Last but not least was the technical part. We had an amazing web site up and running, but wanted to retain a full control of the schedule since it wasn’t full yet. It made most sense to fill up full days and just take a break on the rest. As it turned out it was a good decision, although somewhat counter-intuitive. Additionally, we had an issue with online calendars as a whole. All procedures take up different time. Many procedures take 10 minutes to complete, a lot of them take 20 and some hour and a half. – that’s why cookie-cutter calendar apps and plugins for the web sites aren’t good enough for scheduling such procedures: almost all calendars use 15 and 30 minute slots as the most convenient for developers’ minds. As a result you end up adopting to the calendar instead of calendar adopting to the best practices. This leads to either rushing client out (because her time slot is ending) or taking unnecessary break (because the time slot was too big). Given the sheer number of other issues we decided to keep an old fashioned paper book of appointments. It bit us in the back half year later, but we were good for now.

Location, location, location

Launching your own business on 57th street isn’t an easy feat. The main question, as anyone knows, is location. Requirements we had for laser hair removal business’ location were simple – lots of commercial buildings around, diverse population, close proximity to subway station with multiple routes. For Manhattan this part was easy. The owner of the business spent quite a few years working (as employee) in various locations – midtown, SoHo, Chelsea, so she knew where to start looking. It only took us two weeks roaming around these areas of Manhattan searching for a suitable place to start coming up with reasonable possibilities. We had found a few spots with almost same rent in Chelsea and Downtown. However, almost at the last moment, a new possibility presented itself.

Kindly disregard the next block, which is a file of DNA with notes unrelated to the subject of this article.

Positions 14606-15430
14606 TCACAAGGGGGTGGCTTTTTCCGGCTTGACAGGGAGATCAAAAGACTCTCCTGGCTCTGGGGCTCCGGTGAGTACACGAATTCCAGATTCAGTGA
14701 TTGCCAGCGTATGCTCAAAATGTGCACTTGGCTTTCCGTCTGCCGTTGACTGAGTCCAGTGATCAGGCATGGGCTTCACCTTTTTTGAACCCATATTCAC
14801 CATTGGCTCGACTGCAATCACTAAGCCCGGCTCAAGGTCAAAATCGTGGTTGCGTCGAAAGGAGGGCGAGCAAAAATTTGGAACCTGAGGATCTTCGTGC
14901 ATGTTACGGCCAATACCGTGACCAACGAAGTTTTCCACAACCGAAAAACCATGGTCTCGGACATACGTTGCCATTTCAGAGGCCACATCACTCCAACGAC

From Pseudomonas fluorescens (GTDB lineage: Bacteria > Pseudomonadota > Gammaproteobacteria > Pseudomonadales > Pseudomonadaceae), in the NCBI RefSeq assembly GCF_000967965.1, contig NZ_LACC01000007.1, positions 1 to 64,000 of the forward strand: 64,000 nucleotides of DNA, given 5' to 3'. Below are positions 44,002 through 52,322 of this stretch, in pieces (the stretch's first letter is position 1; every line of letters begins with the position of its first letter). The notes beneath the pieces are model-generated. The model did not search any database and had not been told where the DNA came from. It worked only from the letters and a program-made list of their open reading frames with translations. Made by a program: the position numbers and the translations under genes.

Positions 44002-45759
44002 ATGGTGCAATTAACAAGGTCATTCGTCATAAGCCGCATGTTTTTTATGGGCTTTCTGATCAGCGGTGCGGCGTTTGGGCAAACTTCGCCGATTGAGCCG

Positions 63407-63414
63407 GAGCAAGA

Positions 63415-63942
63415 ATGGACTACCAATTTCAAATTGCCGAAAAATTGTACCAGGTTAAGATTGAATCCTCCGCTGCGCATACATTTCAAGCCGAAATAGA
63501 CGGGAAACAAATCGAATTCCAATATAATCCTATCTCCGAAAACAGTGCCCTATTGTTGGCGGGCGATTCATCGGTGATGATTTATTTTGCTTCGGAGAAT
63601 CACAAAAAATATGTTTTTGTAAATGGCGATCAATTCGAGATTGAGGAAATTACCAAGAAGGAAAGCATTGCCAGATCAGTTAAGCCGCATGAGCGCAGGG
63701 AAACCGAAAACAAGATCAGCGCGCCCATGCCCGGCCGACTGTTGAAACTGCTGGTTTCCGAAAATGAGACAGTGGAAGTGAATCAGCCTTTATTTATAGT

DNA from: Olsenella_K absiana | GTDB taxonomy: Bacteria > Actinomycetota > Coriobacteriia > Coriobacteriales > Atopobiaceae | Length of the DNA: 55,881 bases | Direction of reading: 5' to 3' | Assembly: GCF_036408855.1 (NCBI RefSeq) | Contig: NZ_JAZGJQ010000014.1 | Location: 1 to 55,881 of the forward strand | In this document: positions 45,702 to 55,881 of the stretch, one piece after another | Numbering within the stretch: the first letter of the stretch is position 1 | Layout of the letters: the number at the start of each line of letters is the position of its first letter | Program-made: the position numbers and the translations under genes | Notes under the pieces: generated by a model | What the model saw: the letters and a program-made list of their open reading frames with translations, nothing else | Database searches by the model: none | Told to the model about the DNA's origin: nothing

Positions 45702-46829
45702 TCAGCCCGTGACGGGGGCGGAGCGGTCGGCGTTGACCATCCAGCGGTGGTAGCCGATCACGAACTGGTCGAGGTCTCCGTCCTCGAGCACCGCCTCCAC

The last place she was working at was in a building on 57th street, right across from Carnegie Hall. That business was closed by the owner, so the office was available. Sort of. The landlord who managed that space was notorious for creating problems for tenants so there was little desire to rent something from that person. Few months later it became known around the building that she managed to collect the rent for a few months without making her own payments up the chain and one day just dashed out.

Rumor had it other spaces were available around in the same building as other tenants of that landlord were looking to move within the building. Turned out the space was available on a different floor in the same building, although the rent was 30% higher. Time for decision – should she rent in a familiar place, but at higher price or new place at a lower price.

Arguments for lower rent spots were pretty obvious – since we were starting a brand new business it didn’t really matter much which place to open at, but a higher expense every month was an issue for a new business. The more expensive location had the benefits of familiarity and there was always a possibility of seeing some familiar client faces should they decide to return. Besides, the previous business owner sort of just got up and left one day, so there was a number of clients in the middle of their treatments left unfinished. There was always a possibility to migrate them to new business even at a discount. A huge argument against the old spot was that there was a huge skin care spa on the same floor. Occupying half the floor with beautiful reception desk and cute girls working there.

After three days of deliberation we decided on the old place. Despite the higher rent, despite the huge skin care spa across the hall – pretty much despite the reason and common sense. We just decided that with so much competition in midtown Manhattan running away from expensive spa on the same floor didn’t make any sense. We’d rather stick it into their faces that we were going to be there and we will have our piece of the pie. So we settled there, paid our deposit and filed our insurance for that address.